Safety Rodney McLeod's knee injury Sunday was just the latest blow to the Rams' secondary.
ST. LOUIS — Secondary depth appeared to be a concern for the Rams heading into the season, especially after Trumaine Johnson suffered a knee injury in the team’s third preseason game. Following two more injuries to defensive backs in Sunday’s 34-7 loss at Kansas City, St. Louis may officially be in crisis mode.
How bad is it? If players — those hurt Sunday and those already on the mend — don’t recover in time for Sunday’s game at San Francisco, it’s possible three rookies could start, plus another one at nickelback.
"They may not have the experience that some of the other guys have, they know the calls," says strong safety T.J. McDonald, the only starter in the secondary to not go down to injury since the preseason began. "They know what they’re supposed to do, so we had a lot of faith in them, a lot of trust in them, what we had going, so that wasn’t really an issue."
Middle linebacker James Laurinaitis and coach Jeff Fisher shared slightly different versions of the same sentiments, and it’s important the Rams are giving their teammates plenty of public support. But even Laurinaitis allowed that St. Louis has been hurt to some degree by knee injuries to Janoris Jenkins and Johnson, neither of whom played Sunday in Kansas City. Then against the Chiefs, safety Rodney McLeod went down with what Post-Dispatch reporter Jim Thomas says was a relatively minor MCL injury in the second half, and backup Cody Davis left the game with a possible concussion.
Jenkins suffered a knee injury a week ago, even though he returned to the field to finish the Rams’ 28-26 win over the Seahawks. Both he and Johnson were listed as questionable before being put on the inactive list Sunday, so it’s possible the two third-year veterans could play against the 49ers. Less likely to play is cornerback Brandon McGee, who reinjured his foot at practice last Wednesday and figures to be out for a while.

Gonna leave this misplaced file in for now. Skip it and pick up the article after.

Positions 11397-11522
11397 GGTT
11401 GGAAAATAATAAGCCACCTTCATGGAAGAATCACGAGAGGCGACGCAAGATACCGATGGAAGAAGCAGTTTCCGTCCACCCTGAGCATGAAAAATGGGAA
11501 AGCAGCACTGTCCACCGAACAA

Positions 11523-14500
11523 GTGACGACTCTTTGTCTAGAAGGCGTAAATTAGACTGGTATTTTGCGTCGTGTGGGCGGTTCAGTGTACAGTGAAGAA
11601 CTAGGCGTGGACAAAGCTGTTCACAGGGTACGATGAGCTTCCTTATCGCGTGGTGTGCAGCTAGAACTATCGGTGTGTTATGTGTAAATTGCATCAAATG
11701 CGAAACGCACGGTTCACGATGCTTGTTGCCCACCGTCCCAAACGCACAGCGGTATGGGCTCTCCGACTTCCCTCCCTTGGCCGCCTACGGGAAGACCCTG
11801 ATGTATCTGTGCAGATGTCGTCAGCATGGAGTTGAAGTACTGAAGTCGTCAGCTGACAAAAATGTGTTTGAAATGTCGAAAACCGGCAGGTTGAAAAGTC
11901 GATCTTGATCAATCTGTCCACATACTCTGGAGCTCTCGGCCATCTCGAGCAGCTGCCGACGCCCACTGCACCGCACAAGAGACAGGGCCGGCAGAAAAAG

The return of Jenkins and/or Johnson would be a much-needed boost for a pass defense that has struggled the past three weeks after starting the season as the NFL’s best in terms of yardage allowed. Those statistics were always a bit deceiving because the Rams also saw the fewest passes thrown against them, but it’s obvious their coverage hasn’t been as sharp.
Even before McLeod got hurt in the second half, Chiefs quarterback Alex Smith had started a full day of picking apart the St. Louis defense, completing 24 of 28 passes for 226 yards. Kansas City had just two receptions for longer than 20 yards and none for more than 30, but soft coverage and missed tackles gave Smith everything he needed underneath.
"We got a lot more attempts in the first half than we expected, but if it’s working for them then they’re going to continue to do it and they did it," Fisher says. "They knew that they couldn’t get Alex hit, and I thought he did a nice job of managing the game and taking what was there."